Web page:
We cannot forget the other G-forces we feel, side-to-side for instance, or spinning. These are the kind that provoke the worst responses from people, often in the form of motion sickness. Motion sickness is usually attributed to the disagreement between the eyes and the inner ears regarding what is actually happening; thus, sitting in a car or an enclosed boat, seeing the relative lack of motion of the immediate surroundings, doesn’t tie in with the rocking or shifting that the body feels (which is why you should never sit in the backseat, much less the back of a bus or RV, and never lose sight of the horizon if you’re prone to this.) For us to produce these kind of forces without external help requires significant activity: dodging and rolling, even banging into things. Does this, again, relate to the activities of the hunt?
And then there’s control, or lack thereof. We can handle a lot of violent forces as long as we’re doing it to ourselves, and at least reasonably aware of how strong they will be and when they might stop. This alone might spell the most noticeable difference between those who like thrill rides and those who don’t: the variable beliefs of how brief the feelings will be, and the perceived likelihood of bodily harm. It’s safe to say that even the most stalwart thrill-seeker, finding themselves in a crashing airplane, will not be screaming, “Yeeeaaahhhh!” on the way down, enjoying the feelings of weightlessness and fear. There is a very strong, important psychological aspect to it all.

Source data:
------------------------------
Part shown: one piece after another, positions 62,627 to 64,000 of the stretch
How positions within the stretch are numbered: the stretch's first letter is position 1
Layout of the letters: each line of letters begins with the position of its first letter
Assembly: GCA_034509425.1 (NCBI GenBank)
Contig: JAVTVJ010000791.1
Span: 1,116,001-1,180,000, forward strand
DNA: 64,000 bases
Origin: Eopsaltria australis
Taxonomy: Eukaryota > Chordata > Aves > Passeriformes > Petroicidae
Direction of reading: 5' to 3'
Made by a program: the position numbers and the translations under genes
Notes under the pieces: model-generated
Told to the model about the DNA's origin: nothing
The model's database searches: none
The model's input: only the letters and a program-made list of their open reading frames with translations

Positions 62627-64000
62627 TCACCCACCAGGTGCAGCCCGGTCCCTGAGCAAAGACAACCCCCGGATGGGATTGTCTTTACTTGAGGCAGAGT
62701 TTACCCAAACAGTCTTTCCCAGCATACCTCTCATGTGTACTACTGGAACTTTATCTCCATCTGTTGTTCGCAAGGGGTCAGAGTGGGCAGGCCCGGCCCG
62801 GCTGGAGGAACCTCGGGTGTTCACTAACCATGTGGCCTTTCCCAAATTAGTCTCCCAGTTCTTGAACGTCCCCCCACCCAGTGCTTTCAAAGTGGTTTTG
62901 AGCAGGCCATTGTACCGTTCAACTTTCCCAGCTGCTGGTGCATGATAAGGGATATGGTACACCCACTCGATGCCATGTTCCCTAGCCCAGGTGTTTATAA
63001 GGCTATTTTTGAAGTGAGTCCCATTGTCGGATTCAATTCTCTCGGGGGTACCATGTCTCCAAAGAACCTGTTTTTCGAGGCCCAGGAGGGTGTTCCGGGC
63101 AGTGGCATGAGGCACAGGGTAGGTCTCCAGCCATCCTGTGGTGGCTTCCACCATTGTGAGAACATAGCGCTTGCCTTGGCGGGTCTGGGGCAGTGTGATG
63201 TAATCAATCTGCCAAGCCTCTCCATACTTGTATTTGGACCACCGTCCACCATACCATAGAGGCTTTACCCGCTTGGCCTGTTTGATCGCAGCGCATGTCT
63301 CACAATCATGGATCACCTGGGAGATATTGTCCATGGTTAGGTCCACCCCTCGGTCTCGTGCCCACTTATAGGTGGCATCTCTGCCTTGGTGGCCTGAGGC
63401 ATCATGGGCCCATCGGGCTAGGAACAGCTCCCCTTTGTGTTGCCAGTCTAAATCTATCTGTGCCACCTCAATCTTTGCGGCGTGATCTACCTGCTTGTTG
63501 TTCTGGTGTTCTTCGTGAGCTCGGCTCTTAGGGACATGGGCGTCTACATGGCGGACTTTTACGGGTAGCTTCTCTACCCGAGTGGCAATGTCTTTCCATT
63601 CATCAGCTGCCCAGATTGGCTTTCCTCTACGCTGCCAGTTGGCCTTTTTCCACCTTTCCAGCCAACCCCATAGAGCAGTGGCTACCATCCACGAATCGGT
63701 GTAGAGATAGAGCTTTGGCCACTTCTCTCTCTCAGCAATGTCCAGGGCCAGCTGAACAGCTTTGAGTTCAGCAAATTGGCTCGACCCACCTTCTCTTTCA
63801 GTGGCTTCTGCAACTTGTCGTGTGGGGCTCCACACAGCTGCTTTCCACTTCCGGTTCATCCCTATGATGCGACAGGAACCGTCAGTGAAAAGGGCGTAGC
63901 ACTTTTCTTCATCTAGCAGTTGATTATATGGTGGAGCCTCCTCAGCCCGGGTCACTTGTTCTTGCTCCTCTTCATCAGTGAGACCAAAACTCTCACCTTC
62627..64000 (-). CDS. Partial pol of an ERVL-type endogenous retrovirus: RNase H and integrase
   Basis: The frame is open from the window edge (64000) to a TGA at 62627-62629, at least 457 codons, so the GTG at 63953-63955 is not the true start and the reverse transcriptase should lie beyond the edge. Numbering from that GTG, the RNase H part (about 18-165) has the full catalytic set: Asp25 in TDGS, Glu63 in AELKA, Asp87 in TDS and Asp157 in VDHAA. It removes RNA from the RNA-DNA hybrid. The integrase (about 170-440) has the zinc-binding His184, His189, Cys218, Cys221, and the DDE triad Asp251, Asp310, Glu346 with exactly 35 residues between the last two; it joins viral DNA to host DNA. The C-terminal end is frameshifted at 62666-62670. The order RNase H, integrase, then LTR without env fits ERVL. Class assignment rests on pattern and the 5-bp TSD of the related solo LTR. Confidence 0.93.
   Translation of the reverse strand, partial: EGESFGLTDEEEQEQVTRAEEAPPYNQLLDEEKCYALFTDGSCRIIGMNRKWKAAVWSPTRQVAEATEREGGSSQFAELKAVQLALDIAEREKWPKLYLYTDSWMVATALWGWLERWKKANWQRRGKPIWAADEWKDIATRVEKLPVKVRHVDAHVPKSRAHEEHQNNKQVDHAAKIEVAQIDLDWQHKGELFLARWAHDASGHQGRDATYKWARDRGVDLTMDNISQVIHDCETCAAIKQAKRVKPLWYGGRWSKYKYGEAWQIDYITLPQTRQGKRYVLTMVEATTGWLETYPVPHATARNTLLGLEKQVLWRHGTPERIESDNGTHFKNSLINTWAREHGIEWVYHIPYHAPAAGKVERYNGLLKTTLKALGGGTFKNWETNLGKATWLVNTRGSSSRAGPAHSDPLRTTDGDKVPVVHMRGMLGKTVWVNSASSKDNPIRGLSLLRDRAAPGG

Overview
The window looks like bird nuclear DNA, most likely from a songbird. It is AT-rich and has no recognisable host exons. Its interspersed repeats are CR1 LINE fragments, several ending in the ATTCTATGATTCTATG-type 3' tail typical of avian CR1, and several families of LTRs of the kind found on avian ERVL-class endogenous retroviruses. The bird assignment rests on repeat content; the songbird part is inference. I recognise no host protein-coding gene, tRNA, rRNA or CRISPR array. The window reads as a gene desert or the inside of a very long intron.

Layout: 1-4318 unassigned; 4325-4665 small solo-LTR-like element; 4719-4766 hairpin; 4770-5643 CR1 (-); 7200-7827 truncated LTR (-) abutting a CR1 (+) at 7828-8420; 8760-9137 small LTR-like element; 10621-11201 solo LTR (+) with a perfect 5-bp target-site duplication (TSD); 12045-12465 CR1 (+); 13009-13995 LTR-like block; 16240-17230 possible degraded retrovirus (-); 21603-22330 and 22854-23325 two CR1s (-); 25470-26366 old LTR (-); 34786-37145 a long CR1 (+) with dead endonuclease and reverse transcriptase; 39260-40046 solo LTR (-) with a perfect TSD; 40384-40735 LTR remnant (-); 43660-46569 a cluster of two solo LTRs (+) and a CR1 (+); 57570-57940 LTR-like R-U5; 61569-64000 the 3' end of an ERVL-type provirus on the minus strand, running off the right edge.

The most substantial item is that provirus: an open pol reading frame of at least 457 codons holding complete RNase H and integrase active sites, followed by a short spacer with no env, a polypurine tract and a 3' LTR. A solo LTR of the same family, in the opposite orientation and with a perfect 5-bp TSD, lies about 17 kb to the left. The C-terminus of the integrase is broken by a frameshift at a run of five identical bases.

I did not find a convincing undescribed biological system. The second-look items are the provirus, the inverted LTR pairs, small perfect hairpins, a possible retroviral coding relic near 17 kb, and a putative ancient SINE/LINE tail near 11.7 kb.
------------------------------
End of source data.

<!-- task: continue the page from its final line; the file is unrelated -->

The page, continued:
By the way, ride designers are very much aware of the psychological aspect. Nearly every ride has a period of waiting to build tension, often that long slow climb of a roller coaster, and the cars themselves are continually minimized to emphasize how open and unprotected the rider is. Tracks are designed to provoke the impression of near-collisions, and usually have no more than a few seconds between intense portions to keep piling the thrills on, even while lasting about a minute overall to help forestall severe physical reactions among those less than delighted in the ride. The more elaborate, hidden and often unrecognized efforts of engineering exist in the bare fact that nearly all such rides run on the initial drop, gravity and momentum driving the riders through all of the following twists and loops, and the rides must do this for a variety of operating weights. There are also medical parameters to maintain, preventing sustained G-forces and cardio stresses. Not to mention surfaces that clean easily.
(Actually, from a long association with amusement parks, I can tell you that getting physically sick is very rare – I’ve seen vomit being cleaned once, in about 25 years, and that was from a relatively tame, but spinning, ride. I suspect many of the rides are designed to minimize these results as well.)
Now of course, I can’t talk about all this without doing at least something to give a better idea of what’s taking place. On-ride videos are extremely poor substitutes for actually being on the ride, feeling the forces and the wind whipping by, but they’re the best I can do, at least until HTML standards get upgraded. This is ‘Alpengeist,’ at Busch Gardens in Williamsburg, Virginia, what I consider (in my limited experience) to be the best of the ‘dynamic’ roller coasters. It is a suspended coaster, meaning the track is overhead and your feet dangle – in essence, there is no ‘car,’ only a seat, specifically to enhance the feeling of being exposed. Of special note, a very good touch in my opinion, is how the first drop is engineered to make it nearly impossible to see what’s about to happen. It is also built atop a hill and the first drop descends into a valley, making it even longer than the initial climb that the riders endured at the start of the ride. Pay attention (for a particular reason) to the wind noise coming through the microphone.